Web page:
The path to a health care system where the vision of patient and family engagement is realized is a winding one, filled with twists and turns in a fragmented health care wilderness that too often seems to be about everything and everyone but patients.
But there are signs that patient engagement is moving from the margins to the mainstream as a crucial way to really advance the triple aim of better care, better health and lower costs. For example, at the June 14-16 AcademyHealth annual research meeting, so many sessions explored various aspects of patient engagement that attendees had to choose among sessions in the same time slots —a turn of events that would have been unthinkable just a few years ago.
For health care professionals and policymakers truly committed to centering care on patients and families and their needs and preferences, engagement can be a guide star in a constantly shifting health care landscape.
“Not putting patients and families at the center of the system is like having a car that’s designed around the needs of the mechanic instead of the driver,” said Kristin Carman, executive director of the Center for Patient & Consumer Engagement (CPCE), at an AcademyHealth session on the Moore Foundation’s Roadmap for Patient and Family Engagement in Healthcare Practice and Research.
Developed by the American Institutes for Research with the Moore Foundation, the Roadmap includes the collective input of more than 70 people—clinicians, health care leaders, patients, families, insurers, payers and researchers—and outlines a shared vision and language to help move patient engagement “from why to how,” said Carman. The Roadmap also provides examples of first steps patients, clinicians, researchers, payers, insurers and others can take right now—steps as simple as an invitation to a patient or family to share their views about their care or their experiences.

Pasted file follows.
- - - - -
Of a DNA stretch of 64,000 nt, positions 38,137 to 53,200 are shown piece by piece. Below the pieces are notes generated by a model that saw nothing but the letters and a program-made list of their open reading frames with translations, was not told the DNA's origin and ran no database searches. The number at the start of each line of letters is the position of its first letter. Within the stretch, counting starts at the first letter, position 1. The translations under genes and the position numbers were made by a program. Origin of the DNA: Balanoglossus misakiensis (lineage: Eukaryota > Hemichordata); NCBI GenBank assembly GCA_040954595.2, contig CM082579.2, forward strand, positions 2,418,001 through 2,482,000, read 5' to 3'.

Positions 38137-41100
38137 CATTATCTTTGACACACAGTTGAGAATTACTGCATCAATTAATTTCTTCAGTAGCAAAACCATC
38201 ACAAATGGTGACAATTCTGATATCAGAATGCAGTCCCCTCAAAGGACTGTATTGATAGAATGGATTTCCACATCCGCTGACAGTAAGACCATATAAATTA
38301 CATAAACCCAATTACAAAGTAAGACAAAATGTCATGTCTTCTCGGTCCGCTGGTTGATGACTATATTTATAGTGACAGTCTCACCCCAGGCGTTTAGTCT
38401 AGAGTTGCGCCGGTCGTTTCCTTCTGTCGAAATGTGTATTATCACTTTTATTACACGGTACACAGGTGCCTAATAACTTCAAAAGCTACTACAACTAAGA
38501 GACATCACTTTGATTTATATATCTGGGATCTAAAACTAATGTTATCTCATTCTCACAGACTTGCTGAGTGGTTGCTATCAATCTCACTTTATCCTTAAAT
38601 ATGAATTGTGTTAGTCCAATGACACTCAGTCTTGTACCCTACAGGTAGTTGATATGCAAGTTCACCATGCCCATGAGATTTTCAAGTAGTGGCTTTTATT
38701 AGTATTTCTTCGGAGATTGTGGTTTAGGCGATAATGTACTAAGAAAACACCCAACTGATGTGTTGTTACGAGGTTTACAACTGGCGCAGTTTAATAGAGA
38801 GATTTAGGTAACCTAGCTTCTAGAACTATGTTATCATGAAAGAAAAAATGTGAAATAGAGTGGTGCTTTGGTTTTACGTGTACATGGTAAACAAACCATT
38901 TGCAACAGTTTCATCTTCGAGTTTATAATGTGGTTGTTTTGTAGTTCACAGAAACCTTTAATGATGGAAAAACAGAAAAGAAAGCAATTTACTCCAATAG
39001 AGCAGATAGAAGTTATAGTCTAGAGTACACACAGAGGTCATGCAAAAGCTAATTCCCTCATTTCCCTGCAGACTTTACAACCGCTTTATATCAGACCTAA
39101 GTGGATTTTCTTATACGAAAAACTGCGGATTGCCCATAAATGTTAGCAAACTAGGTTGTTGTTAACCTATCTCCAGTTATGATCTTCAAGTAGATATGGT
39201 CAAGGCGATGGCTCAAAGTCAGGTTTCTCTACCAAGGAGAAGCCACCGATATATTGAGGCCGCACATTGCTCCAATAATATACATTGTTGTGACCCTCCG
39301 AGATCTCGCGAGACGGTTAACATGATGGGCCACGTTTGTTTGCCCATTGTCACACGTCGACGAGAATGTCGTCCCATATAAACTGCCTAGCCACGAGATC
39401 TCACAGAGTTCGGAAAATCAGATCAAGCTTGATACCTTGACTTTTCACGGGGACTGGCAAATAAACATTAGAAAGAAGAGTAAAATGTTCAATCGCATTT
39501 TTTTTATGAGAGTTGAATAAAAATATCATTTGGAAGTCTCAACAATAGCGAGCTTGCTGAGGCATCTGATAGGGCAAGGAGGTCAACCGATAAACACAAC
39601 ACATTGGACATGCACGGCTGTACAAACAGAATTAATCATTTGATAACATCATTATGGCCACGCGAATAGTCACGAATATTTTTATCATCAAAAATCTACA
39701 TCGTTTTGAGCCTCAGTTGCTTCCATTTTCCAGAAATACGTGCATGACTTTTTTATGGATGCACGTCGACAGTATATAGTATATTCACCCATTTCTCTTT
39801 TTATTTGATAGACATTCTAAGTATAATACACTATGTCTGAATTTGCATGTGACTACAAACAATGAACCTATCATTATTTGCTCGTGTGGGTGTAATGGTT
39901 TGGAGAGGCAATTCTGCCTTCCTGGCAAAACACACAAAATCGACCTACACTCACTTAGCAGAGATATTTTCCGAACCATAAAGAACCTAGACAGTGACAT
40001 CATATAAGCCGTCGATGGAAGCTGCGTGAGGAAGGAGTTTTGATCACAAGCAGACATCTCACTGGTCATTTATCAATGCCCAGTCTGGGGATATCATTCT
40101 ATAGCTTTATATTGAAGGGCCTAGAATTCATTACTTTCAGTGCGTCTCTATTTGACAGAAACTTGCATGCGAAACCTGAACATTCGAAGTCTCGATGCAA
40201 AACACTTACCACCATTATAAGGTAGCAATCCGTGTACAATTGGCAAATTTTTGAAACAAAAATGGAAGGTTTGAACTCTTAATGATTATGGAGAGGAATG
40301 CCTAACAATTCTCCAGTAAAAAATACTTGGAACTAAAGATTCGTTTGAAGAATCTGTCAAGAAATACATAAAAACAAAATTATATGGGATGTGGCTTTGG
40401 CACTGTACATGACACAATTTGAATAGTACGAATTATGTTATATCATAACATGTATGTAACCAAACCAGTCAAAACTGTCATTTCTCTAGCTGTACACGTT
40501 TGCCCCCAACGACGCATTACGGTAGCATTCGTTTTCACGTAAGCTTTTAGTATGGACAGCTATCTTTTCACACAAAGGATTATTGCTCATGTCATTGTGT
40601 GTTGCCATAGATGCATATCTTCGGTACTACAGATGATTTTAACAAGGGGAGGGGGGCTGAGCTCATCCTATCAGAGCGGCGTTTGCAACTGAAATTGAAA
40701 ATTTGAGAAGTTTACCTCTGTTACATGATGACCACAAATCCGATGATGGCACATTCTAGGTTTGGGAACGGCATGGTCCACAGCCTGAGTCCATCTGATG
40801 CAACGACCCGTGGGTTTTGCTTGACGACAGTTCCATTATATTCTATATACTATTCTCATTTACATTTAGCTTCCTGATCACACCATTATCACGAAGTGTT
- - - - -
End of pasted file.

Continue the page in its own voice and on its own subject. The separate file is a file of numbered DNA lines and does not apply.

The Roadmap builds on the framework designed by Carman, et al., Health Affairs, 2013 that defines engagement as: “Patients, families, their representatives, and health professionals working in active partnership at various levels across the health care system to improve health and health care.” In doing so, the Roadmap spans both the levels of engagement—direct care, health care organizational design and governance, and policy making—and the continuum of engagement—consultation, involvement, and partnership and shared leadership.
Working at the far end of the continuum, for example, involving patients in a root-cause analysis of a safety failure, can be a “game changer,” said Pam Dardess, director of CPCE, adding that people are incorrect in thinking it’s too difficult for patients to tackle complicated, technical issues. An audience member from the Medical College of Georgia concurred, saying his institution has “added patient advisers at the table to work through a root-cause analysis.”
Attendees at the AcademyHealth Roadmap session engaged in lively discussion, raising questions about whether health care law precludes aspects of engagement and questioning the role of consumer advocacy organizations in representing the voices and perspectives of patients. Moving forward, these types of discussion are important, but even more important is moving beyond discussion to action. As Dardess noted, “there has been some talk that patient and family engagement is becoming a meaningless buzzword.” The goal of the Roadmap is to ensure this doesn’t happen by uniting work in this area under a common umbrella, helping us understand how to best partner with patients and families, investigating pathways between engagement and outcomes, and defining best practices for affecting real change in our health care system.
Alwyn Cassil, principal at Policy Translation, LLC, is a consultant to the Center for Patient & Consumer Engagement